AMA and i-Human Patients Team Up To Boost Medical Education

i-Human Patients, a Silicon Valley-based developer of cloud software for medical education, is partnering with the American Medical Association (AMA) to improve and digitise teaching medical students. The goal of the partnership is to provide medical students with the most effective educational tools and to improve outcomes in the long term.

i-Human uses a computer-animated patient to cultivate diagnostic reasoning skills. The concept is similar to a flight simulator for pilots, but this tool is for medical students and practicing clinicians. The animated tool will replicate the clinical diagnostic reasoning process and will enable students to recognise symptoms, perform physical exams and interpret results. It is hoped that this form of teaching tool will lead to fewer misdiagnoses and reduce unnecessary and costly testing by future physicians.

According to Norm Wu, CEO of IHP, “i-Human offers students a more thorough understanding of physical exams by developing their diagnostic reasoning in a clinical context. With one in 20 U.S. adult outpatients misdiagnosed every year, there's an opportunity to reimagine medical education to better prepare future doctors for real-world patient encounters.”

This collaboration is part of AMA's Accelerating Change in Medical Education initiative. AMA is partnering with different medical schools and national organisations to develop innovative ways to educate and train medical students and to better prepare them for the future practice of medicine. Several universities will be taking part in this collaboration, including George Washington University School of Medicine, Columbia University College of Physicians and Surgeons, University of Illinois at Chicago College of Medicine, University of Connecticut School of Medicine, Harvard Medical School and the Paul L. Foster School of Medicine at the Texas Tech Health University Sciences Center.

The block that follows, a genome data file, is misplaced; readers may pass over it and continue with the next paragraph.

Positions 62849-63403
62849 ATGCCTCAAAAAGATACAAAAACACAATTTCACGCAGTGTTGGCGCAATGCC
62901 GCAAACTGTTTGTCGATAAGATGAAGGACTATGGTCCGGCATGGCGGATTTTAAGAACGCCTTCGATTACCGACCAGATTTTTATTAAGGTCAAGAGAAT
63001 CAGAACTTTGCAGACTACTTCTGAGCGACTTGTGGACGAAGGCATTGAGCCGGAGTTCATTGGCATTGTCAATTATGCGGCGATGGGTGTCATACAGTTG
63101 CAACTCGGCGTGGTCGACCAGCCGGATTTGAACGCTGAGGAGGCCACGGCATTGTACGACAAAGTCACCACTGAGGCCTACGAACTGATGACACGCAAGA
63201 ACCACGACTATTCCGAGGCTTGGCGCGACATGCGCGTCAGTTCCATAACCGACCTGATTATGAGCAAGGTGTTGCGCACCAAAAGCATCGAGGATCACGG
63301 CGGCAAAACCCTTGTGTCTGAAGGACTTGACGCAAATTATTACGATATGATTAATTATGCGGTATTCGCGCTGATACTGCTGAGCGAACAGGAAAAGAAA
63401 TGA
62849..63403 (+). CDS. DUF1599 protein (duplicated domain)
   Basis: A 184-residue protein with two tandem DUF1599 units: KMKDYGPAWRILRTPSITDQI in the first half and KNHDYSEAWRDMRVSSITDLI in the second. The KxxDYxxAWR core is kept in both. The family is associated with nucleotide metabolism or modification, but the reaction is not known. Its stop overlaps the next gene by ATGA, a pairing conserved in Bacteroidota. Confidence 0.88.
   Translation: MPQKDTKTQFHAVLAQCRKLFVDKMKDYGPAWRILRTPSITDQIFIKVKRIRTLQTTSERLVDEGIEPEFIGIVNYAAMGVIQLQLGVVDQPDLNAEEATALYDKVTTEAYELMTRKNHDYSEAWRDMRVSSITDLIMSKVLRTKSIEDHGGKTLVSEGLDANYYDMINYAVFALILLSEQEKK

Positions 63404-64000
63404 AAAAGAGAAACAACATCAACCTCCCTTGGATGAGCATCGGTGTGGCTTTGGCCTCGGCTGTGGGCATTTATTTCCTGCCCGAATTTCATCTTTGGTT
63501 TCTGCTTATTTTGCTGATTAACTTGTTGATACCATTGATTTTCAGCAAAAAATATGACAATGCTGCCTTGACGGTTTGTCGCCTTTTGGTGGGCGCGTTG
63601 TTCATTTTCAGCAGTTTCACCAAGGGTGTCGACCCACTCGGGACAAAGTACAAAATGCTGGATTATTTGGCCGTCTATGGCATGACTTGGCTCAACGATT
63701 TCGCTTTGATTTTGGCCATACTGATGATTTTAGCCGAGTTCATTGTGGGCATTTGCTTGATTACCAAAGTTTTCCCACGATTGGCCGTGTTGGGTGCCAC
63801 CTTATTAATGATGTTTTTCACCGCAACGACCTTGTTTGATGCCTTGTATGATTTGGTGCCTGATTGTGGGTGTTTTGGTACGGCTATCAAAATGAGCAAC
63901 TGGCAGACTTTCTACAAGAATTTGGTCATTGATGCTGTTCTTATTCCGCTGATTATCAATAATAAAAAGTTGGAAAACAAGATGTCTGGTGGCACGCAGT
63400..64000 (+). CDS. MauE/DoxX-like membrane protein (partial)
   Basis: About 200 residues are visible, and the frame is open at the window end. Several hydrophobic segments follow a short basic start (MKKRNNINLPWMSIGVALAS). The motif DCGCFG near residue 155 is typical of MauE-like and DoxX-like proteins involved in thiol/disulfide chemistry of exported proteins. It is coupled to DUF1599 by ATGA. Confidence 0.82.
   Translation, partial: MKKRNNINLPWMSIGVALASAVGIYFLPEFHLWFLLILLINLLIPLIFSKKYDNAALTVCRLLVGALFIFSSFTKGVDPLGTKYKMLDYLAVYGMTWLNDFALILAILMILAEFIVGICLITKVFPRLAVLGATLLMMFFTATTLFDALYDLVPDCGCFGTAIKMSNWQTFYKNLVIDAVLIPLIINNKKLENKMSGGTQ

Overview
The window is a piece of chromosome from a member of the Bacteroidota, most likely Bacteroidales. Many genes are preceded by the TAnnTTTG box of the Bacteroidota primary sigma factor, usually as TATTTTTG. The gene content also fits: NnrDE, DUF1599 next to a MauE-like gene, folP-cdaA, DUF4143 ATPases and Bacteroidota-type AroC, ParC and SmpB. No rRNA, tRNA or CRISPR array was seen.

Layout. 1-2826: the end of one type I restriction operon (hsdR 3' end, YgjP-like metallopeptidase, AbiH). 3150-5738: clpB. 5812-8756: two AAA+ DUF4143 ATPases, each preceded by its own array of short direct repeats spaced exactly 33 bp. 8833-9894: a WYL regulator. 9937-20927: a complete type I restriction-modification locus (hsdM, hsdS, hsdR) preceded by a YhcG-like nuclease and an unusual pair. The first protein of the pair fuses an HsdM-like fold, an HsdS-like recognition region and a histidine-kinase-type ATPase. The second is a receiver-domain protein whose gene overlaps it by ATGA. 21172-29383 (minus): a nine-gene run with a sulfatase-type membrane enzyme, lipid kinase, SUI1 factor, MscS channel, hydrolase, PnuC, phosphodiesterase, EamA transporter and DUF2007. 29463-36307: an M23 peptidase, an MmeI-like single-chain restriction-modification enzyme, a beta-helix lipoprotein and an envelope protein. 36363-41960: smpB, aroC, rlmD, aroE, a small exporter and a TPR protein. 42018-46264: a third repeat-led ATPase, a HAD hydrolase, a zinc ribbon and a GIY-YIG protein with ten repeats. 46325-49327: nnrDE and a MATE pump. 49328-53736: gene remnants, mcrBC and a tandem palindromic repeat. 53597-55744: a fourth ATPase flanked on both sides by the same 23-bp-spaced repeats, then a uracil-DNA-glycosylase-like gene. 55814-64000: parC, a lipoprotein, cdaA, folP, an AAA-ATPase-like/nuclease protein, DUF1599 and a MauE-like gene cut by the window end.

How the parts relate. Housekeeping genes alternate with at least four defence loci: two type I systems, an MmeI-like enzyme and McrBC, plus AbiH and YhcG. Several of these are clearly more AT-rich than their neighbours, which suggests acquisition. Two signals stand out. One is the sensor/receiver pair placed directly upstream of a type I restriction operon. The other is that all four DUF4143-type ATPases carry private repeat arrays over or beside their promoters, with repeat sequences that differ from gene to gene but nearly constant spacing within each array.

A major challenge for medical students is finding an avenue where they can apply the discrete skills they learn in the classroom. This includes the actual practical application of their skills in a clinical setting, and determining how and when to perform focused history and physical examinations. With this new tool from i-Human, the nine expert US medical educators will provide a new and effective mode of learning.

Medical students also find it difficult to determine which exams to perform, how to perform them and how to interpret the findings. The approach offered by i-Human could help address this gap and offers a significant shift from rote exercise to a simulation that reflects real clinical practice.

According to Jim Madara, MD, CEO and Executive Vice President of the AMA, "The AMA has been leading innovation in medical education through its strategic initiative to accelerate change in medical education, and the i-Human Patients platform for physician training complements our ongoing efforts.”

Sources: and Medcity News.

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Published on : Tue, 18 Nov 2014

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